Secrets are funny old things. We love to have them for ourselves and we can hug them for days, months, even years and, in some cases, forever. When we know another’s secret, we have to watch ourselves carefully in case it rises in our throats and spills out in a tumble of words. Sometimes we are more than happy not to know another’s secrets, however desperate they may be to tell us. They can be a gift, or a liability, a delightful revealing of something we have always wondered about, or a heavy weight we are stuck with, now that we know the hidden truth.
Sometimes, in the early flush of a love affair, we can think we want to know absolutely everything about each other, but I don’t think that’s healthy at all. Someone once said that once we tell all our secrets, we are left only with their memory. We can no longer call them our own, nor feel that sense of mystery, like a butterfly in our hearts. I have many secrets and I am rather fond of them all. Nobody can tell me they are a lot of cobblers, because nobody knows them. Have you ever shared a secret and wished you hadn’t? The response was too casual, or too earnest and you didn’t quite believe your secret was that interesting. Or you might have been persuaded you were wrong, or not looking at it right and then you felt deflated like an old party balloon.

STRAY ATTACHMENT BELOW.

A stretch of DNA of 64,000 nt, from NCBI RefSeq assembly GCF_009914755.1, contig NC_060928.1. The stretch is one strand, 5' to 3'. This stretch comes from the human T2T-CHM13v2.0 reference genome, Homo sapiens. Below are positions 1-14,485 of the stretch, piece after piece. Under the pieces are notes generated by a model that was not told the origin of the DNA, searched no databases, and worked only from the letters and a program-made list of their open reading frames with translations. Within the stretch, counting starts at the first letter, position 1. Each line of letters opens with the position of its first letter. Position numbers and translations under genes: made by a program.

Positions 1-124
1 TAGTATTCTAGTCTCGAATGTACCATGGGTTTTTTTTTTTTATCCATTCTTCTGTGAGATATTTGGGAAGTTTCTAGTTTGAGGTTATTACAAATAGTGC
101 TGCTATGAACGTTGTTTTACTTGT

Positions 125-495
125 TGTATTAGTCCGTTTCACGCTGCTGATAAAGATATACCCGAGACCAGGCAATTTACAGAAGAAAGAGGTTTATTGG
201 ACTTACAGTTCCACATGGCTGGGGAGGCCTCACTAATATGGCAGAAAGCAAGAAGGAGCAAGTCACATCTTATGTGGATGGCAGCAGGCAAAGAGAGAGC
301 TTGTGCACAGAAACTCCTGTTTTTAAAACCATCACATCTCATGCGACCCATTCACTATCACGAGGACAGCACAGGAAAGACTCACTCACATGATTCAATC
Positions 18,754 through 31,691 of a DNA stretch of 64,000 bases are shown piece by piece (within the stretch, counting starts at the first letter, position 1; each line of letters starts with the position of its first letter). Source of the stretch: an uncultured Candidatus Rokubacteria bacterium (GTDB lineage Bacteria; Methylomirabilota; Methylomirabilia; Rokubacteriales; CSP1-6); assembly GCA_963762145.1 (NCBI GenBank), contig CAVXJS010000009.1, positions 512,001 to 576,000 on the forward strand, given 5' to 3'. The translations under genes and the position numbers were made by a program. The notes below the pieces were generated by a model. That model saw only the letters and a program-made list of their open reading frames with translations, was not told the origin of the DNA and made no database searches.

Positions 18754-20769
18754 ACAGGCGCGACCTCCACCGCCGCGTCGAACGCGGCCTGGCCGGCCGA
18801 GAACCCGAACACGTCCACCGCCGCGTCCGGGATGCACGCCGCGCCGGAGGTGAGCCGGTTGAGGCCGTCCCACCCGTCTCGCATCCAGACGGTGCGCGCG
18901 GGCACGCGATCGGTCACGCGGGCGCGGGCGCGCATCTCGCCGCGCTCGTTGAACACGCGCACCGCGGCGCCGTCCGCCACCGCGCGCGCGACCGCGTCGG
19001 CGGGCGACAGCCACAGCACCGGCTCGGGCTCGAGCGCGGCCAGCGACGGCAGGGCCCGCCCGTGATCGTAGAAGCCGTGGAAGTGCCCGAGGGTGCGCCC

Keep your secrets, that’s what I say, and keep the mystery, for isn’t that what makes us interesting, intriguing, a someone who might suddenly disappear without stopping to tell you first? It keeps people on their toes being around someone who doesn’t lay themselves out like a map for all to study. I like to say I’m going out, without saying where to. It feels wild and exciting, even if it’s just to buy milk.
You never know where a snowdrop will appear in the wild, because you didn’t plant it. Nobody planted it.
Now there’s a secret and a half.